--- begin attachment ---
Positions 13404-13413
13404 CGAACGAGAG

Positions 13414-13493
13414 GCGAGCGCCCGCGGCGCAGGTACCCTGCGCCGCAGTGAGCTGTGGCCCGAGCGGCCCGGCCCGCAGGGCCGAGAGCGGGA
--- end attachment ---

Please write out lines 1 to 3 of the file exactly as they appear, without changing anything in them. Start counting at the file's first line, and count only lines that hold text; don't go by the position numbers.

Positions 13404-13413
13404 CGAACGAGAG

Positions 13414-13493